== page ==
10 Collagen-Rich Foods To Add to Your Diet

Eating collagen-rich foods can help your body make more of its own collagen. Here's what the science says about top collagen-rich foods to include in your diet.

Is it just us, or are you seeing collagen-rich foods everywhere, too? It's all over our Instagram feeds, at the grocery store and even in the checkout aisle of natural foods stores—most of which is in supplement form.

Collagen is popular, alright: the industry is supposed to be worth $19.9 billion by 2030, according to market research company, Grand View Research. Its sharp rise to fame is mostly for its anti-aging skin benefits, and the science supports this boom. In a 2019 study published in Alternative Therapies In Health and Medicine, where participants consumed collagen supplements regularly, researchers reported successful anti-aging benefits including reduced fine lines, wrinkles and crow's feet. Collagen has also been found to help with improving joint functionality and joint pain according to a 2021 review published in Amino Acids.

Legit benefits aside, the reality is that regular collagen supplements aren't for everyone. They can also be pricey. And, truthfully, some of us prefer to try a food-first approach before resorting to supplements. Even if younger-looking skin or joint pain relief isn't of interest to you, collagen should still be on your radar: we start to lose collagen in our mid-20s, and after the age of 40, our bodies lose about 1 percent of collagen each year according to a 2019 review published in Molecules.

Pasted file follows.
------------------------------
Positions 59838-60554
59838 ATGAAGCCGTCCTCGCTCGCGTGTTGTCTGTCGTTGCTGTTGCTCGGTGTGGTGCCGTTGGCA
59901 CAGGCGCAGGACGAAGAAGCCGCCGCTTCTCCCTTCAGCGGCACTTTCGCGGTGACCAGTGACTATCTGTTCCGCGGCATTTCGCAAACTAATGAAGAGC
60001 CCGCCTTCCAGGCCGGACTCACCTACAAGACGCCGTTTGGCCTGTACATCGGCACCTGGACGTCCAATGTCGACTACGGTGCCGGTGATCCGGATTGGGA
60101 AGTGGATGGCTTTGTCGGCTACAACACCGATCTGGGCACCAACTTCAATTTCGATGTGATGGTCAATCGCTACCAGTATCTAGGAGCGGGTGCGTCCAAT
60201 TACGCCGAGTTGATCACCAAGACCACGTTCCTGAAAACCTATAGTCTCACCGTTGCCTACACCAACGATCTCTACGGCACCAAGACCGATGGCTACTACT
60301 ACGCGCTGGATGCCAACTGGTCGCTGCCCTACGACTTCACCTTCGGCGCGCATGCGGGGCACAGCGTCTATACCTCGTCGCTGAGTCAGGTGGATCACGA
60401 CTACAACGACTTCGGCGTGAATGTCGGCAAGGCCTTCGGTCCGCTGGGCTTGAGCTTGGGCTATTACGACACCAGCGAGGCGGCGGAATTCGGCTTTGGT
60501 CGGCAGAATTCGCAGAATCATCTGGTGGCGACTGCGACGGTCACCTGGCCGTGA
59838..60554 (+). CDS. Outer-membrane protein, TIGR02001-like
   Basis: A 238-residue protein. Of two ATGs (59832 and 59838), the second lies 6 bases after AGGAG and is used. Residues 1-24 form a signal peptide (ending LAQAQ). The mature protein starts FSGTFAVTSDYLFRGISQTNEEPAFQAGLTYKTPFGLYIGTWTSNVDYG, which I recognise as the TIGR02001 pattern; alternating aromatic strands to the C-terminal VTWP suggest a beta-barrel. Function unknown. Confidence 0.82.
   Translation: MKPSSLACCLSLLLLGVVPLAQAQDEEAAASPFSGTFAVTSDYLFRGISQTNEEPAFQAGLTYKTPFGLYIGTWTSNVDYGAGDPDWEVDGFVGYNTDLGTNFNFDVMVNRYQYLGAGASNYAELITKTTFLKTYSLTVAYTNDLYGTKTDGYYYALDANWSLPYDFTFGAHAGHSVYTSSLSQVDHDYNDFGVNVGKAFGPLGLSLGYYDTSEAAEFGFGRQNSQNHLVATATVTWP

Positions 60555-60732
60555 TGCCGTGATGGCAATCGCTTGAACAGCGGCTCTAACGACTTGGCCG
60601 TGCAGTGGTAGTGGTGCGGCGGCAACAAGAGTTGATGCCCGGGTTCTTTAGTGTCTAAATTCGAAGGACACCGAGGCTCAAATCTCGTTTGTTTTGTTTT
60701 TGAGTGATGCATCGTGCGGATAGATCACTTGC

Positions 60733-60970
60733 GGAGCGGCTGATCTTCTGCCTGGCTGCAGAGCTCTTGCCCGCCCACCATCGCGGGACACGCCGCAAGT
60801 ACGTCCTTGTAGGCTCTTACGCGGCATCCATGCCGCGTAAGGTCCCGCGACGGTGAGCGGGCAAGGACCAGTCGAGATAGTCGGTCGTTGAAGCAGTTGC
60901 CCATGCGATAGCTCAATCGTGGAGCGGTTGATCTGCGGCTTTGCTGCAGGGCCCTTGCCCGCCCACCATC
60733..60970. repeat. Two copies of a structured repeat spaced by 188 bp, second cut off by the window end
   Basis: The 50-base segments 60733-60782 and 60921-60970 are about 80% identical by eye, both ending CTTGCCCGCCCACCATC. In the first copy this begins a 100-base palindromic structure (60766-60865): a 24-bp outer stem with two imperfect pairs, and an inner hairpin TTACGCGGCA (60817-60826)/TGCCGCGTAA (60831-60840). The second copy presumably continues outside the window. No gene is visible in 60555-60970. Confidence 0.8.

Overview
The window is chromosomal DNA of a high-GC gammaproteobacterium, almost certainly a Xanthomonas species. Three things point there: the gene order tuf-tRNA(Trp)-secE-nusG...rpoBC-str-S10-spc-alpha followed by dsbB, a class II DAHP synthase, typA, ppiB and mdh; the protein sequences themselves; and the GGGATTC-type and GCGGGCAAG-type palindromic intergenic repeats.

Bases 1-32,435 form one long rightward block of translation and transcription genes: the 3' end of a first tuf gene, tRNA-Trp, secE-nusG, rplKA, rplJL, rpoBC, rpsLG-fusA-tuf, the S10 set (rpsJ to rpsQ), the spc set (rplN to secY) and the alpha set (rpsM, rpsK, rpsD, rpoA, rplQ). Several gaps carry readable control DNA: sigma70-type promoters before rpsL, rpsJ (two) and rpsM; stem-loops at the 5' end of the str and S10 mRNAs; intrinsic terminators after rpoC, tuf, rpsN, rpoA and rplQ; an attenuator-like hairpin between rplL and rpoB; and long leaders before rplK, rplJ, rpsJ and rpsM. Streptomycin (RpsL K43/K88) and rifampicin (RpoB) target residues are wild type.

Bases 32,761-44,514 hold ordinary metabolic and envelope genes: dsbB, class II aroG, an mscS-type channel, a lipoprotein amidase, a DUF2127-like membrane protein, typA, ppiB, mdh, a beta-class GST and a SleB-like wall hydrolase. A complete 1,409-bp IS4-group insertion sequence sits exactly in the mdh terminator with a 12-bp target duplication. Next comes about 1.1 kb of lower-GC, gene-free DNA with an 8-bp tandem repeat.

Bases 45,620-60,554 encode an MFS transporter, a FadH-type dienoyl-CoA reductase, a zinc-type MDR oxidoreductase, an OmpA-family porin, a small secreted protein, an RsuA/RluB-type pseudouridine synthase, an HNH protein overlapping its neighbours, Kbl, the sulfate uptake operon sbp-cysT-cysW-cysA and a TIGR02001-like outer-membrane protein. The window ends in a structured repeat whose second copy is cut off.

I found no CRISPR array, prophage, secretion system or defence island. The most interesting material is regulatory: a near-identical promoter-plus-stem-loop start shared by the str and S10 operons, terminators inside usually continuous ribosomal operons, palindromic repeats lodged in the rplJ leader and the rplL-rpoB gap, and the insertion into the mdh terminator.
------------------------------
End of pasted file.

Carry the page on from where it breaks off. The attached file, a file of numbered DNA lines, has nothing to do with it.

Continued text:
10 Best Foods To Eat for a Collagen Boost

With that said, here are the 10 best collagen-rich foods to add to your eating pattern to boost your intake.

1. Beef Bone Broth

Bovine—aka cattle—is one of the top sources of collagen on the market. And if you're looking for more collagen type I (the type of collagen that plays a big role in skin, hair and nail health), then beef bone broth is a worthy go-to because it's a great source of collagen type I. Make your own with our Beef Bone Broth recipe.

2. Skin-On Chicken

When middle-aged women (39 to 59 years) took oral collagen supplements made from chicken cartilage, they improved their fine lines, wrinkles, crow's feet and skin elasticity, according to a 2019 study in Alternative Therapies in Health and Medicine. So if you want a food-first approach, go for skin-on chicken. Or, if it's ground chicken that you like, ask your butcher if the ground chicken includes the skin and, if not, ask them to grind it for you from skin-on thighs or breasts.

3. Pork Bone Broth

Another common and rich source of collagen is porcine, or pig, byproducts. Interestingly, porcine collagen closely resembles human collagen, which is why it's often used in healthcare settings for skin, wound and tendon repair and reinforcement.

photo of beef bone broth in clear bowl with carrots and celery

4. Sardines